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Evaluation of D-Dimer Concentrations in Clinically Ill Dogs with High Risk of Thromboembolic Disease
Min-Hee Kang, Ra-Young Heo and Hee-Myung Park*
Department of Veterinary Internal Medicine, College of Veterinary Medicine, Konkuk University, Seoul 143-701, South Korea; *Corresponding author:


Many systemic and metabolic diseases are associated with increased risk factors that promote the development of thrombus. But early diagnosis of thromboembolism (TE) may difficult in general practice due to a lack of noninvasive diagnostic tests. This study was conducted to compare the plasma concentration of D-dimer, platelet numbers and fibrinogen degradation products (FDPs) between healthy and clinically ill dogs to evaluate the usefulness of these assays in detections of hypercoagulability. Eighty-one clinically ill dogs with high risk of TE and 25 healthy dogs were included in this study. The plasma D-dimer concentrations were measured through the immunometric assay, and FDPs concentration was measured by semi-quantitative latex agglutination assay. Results of the present study indicated D-dimer concentrations were mainly elevated in immune-mediated hemolytic anemia (IMHA), liver disease, neoplasia and miscellaneous inflammatory disease group. In addition, markedly increased D-dimer concentrations (>2000ng/ml) were also mostly presented in IMHA (33.3%), liver disease (20%), and neoplasia (14.3%) group. Platelet numbers were significantly different only in neoplasia and endocrine disorder group. The plasma concentrations of D-dimer and FDPs of clinically ill dogs were mainly increased compared to healthy dogs. However, almost 30% of dogs with normal D-dimer value showed positive FDP assay results in both healthy and disease group. Concurrently performed plasma D-dimer and FDPs assays can be rapid screening tests for hypercoagulability in canine patients; however, cautious interpretation is required and should not be used as single diagnostic tool for TE.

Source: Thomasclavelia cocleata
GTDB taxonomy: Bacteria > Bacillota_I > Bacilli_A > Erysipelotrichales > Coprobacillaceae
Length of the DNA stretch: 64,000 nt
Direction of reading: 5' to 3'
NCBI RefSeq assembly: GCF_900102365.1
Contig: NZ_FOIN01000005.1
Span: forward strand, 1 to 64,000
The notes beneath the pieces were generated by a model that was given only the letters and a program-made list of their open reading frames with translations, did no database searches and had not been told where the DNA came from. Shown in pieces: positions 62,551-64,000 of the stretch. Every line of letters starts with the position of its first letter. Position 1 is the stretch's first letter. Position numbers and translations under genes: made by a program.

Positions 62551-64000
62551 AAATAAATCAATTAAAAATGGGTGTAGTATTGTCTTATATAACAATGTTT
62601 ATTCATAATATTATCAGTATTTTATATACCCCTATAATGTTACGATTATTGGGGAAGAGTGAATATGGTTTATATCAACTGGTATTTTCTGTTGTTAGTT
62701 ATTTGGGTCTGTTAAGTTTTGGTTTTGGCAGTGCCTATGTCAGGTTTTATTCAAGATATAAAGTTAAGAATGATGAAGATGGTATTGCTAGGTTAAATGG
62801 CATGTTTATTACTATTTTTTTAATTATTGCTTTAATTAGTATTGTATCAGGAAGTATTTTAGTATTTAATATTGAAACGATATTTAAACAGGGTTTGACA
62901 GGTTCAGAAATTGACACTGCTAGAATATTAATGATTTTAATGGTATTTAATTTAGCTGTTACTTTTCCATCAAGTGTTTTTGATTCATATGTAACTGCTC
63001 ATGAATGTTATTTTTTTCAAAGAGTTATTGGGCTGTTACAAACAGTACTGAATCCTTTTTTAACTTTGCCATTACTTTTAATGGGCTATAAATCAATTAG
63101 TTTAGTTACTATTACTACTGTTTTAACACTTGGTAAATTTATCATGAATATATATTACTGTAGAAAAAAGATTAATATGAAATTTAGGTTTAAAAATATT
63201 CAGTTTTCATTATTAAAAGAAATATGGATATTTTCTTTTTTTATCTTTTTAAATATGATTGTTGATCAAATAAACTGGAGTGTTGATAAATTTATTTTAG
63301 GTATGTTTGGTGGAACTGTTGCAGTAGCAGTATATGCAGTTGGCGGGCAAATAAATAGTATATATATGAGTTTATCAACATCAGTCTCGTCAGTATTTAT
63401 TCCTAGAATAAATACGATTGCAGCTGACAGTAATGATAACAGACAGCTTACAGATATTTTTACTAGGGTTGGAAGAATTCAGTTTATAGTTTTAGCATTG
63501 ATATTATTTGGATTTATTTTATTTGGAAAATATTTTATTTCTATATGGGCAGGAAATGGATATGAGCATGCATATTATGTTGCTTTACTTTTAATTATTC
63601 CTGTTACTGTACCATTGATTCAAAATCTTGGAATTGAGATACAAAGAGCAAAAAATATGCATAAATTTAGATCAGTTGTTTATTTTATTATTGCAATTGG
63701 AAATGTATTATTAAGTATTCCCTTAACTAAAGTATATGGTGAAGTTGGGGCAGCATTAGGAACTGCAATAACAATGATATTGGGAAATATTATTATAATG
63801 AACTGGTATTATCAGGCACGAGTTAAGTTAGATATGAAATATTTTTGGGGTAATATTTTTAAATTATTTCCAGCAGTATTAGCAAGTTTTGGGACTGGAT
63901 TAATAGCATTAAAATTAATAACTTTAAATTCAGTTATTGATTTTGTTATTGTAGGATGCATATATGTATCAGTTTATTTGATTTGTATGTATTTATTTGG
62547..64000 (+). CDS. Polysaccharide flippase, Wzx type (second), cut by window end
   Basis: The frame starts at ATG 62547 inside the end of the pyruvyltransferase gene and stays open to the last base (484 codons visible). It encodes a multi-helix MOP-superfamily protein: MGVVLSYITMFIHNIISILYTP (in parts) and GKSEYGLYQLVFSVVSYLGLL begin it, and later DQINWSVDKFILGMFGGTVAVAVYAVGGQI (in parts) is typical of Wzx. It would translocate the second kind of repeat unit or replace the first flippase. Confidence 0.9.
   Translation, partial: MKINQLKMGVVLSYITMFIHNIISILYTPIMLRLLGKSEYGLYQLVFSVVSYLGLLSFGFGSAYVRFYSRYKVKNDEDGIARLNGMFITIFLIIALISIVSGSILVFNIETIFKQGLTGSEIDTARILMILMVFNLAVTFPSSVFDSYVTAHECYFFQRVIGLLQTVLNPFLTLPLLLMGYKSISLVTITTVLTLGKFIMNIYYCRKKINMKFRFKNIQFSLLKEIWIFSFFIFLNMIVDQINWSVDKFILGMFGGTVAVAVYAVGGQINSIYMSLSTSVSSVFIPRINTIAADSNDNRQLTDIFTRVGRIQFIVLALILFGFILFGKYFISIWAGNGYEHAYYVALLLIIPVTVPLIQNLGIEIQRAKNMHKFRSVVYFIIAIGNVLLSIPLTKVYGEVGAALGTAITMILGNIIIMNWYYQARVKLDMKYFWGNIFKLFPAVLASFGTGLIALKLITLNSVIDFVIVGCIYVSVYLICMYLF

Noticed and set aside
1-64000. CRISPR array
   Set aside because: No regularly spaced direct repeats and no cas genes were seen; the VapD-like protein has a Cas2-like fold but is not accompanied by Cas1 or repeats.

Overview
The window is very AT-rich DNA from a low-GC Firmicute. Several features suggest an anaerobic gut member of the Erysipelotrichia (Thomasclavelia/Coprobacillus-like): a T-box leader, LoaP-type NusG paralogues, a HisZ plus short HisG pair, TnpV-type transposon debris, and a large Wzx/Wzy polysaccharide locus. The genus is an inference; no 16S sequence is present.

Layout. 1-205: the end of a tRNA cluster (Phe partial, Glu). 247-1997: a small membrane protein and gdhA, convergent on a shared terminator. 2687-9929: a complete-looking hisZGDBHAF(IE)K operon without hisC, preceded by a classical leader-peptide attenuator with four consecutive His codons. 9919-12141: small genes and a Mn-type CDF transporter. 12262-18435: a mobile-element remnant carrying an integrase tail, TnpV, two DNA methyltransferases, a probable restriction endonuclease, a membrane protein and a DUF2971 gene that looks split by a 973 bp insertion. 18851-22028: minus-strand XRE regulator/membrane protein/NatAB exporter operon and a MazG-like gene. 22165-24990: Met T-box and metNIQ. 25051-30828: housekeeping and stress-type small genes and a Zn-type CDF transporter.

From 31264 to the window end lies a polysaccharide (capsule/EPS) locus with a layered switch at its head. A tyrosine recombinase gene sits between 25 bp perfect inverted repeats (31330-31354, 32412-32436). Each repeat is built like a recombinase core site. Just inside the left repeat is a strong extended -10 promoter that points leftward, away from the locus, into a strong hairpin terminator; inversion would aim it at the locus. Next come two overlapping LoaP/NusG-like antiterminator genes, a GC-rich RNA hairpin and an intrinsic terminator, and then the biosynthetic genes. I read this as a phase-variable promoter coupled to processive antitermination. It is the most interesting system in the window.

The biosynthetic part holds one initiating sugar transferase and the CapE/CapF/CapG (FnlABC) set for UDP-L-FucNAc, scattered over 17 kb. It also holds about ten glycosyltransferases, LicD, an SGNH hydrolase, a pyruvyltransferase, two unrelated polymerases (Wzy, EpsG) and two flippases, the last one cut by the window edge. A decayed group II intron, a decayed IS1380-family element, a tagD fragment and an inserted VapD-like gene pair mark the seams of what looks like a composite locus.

Key words: D-dimer, Fibrinogen degradation products, Hypercoagulability, Thromboembolism


ISSN 0253-8318 (Print)
ISSN 2074-7764 (Online)